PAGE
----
Enterprise data storage vendors such as Hewlett-Packard (HP) Co.'s LeftHand Networks and Dell EqualLogic have cited the additional costs of networked storage requirements as a barrier to server virtualization adoption for some customers in positioning iSCSI SAN products for that purpose, and tout the relatively low cost of iSCSI SANs compared with Fibre Channel (FC). But according to Jeff Boles, senior analyst and director, validation services at Hopkinton, Mass.-based Taneja Group, there are some technical considerations that make iSCSI more appealing for virtual servers as well.
"A lot of engineering went into Fibre Channel based on the assumption of one host per port," Boles said. "iSCSI has virtualized access anyway, over an IP connection, and has had more engineering around multiple-host contention and various queuing patterns."
While Ethernet networks and the basic best practices for iSCSI SANs are generally well understood by now, if you're looking to deploy an iSCSI SAN to support server virtualization, experts say there are some different factors to keep in mind than when connecting physical servers via iSCSI. Here are five best practices for using iSCSI in a virtual server environment.
Best practice #1: Look beyond basic iSCSI
In the years since iSCSI first came on the scene, products have had time to mature and develop, adding specialized features along the way. In the meantime, iSCSI-related products have proliferated to the point where software-based iSCSI initiators and targets can be had completely free of charge. iSCSI SANs can be built using commodity server hardware and open source software as well.
But Boles said iSCSI specialists, like HP's LeftHand or Dell EqualLogic, are charging a premium for advanced features such as integrated VMware snapshots. Other iSCSI SAN vendors, such as EMC Corp. and NetApp Inc., offer unified storage arrays with various options for connecting servers, including iSCSI. Disk arrays from storage specialist vendors also often have features like quality of service and virtual machine-aware management consoles.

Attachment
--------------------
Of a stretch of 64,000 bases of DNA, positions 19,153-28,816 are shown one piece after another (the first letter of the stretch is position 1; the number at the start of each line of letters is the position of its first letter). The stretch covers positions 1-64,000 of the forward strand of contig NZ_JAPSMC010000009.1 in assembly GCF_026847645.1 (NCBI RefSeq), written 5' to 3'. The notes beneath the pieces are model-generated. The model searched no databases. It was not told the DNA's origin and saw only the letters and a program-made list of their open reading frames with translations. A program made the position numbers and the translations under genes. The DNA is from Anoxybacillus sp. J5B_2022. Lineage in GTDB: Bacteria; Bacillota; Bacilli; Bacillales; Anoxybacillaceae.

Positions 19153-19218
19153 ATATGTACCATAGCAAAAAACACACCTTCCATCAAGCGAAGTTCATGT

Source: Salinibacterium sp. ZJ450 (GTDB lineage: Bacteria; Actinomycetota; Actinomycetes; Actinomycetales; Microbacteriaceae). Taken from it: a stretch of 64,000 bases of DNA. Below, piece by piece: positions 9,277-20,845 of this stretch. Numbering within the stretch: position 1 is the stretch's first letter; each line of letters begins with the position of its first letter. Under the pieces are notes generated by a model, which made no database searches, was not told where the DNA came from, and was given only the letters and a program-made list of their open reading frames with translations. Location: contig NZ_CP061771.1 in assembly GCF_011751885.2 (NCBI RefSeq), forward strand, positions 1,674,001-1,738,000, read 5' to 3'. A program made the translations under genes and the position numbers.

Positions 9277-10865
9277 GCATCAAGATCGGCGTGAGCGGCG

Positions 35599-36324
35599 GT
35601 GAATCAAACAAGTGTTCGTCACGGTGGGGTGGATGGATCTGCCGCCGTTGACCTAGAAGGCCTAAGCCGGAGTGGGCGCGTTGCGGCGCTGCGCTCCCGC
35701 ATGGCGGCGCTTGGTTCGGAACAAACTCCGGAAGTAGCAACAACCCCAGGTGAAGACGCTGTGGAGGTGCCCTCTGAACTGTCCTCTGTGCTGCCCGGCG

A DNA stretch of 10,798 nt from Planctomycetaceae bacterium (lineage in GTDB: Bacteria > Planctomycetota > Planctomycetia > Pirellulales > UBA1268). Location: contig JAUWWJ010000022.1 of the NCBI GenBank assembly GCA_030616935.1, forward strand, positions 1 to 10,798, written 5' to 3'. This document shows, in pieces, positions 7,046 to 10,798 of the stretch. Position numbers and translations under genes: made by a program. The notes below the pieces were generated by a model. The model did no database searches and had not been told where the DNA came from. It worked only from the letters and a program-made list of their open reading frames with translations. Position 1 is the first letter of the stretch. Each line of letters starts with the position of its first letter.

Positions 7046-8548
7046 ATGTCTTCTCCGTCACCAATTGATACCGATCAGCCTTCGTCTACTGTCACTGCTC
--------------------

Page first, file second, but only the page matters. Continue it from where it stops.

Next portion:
The iSCSI network these arrays are attached to can also make a difference, Boles said. "If you have the right infrastructural underpinnings, for example a well-built, fully managed Cisco environment, you can apply more sophisticated and granular policies to virtual servers."
On the other hand, some of the most advanced iSCSI deployment methods aren't really necessary for a virtual server environment where cost and consolidation are primary factors in purchasing decisions, countered Greg Schulz, founder and analyst at Stillwater, Minn.-based StorageIO Group. As data grows and 10 Gigabit Ethernet (10 GbE) looms on the horizon, some industry experts see technologies like TCP/IP offload engines (TOE cards) coming into play.
But users should balance the availability of these performance enhancers with their original rationale for deployment, Schulz said. "If low cost is the reason I'm deploying iSCSI, I'm probably not going to invest in hardware adapters. Instead, I might want to enable jumbo frames and quality-of-service features through software."
Best practice #2: Consider where iSCSI targets should live in the virtual environment on an application-by-application basis
For VMware environments specifically, "It used to be users had to make a tough choice," Schulz said, between VMware's clustered file system (VMware vStorage VMFS) or raw device mapping (RDM). Before Version 3.5, VMFS offered features like VMotion, but RDM was sometimes the only way to continue to use value-added features of storage arrays like snapshots and virtual provisioning.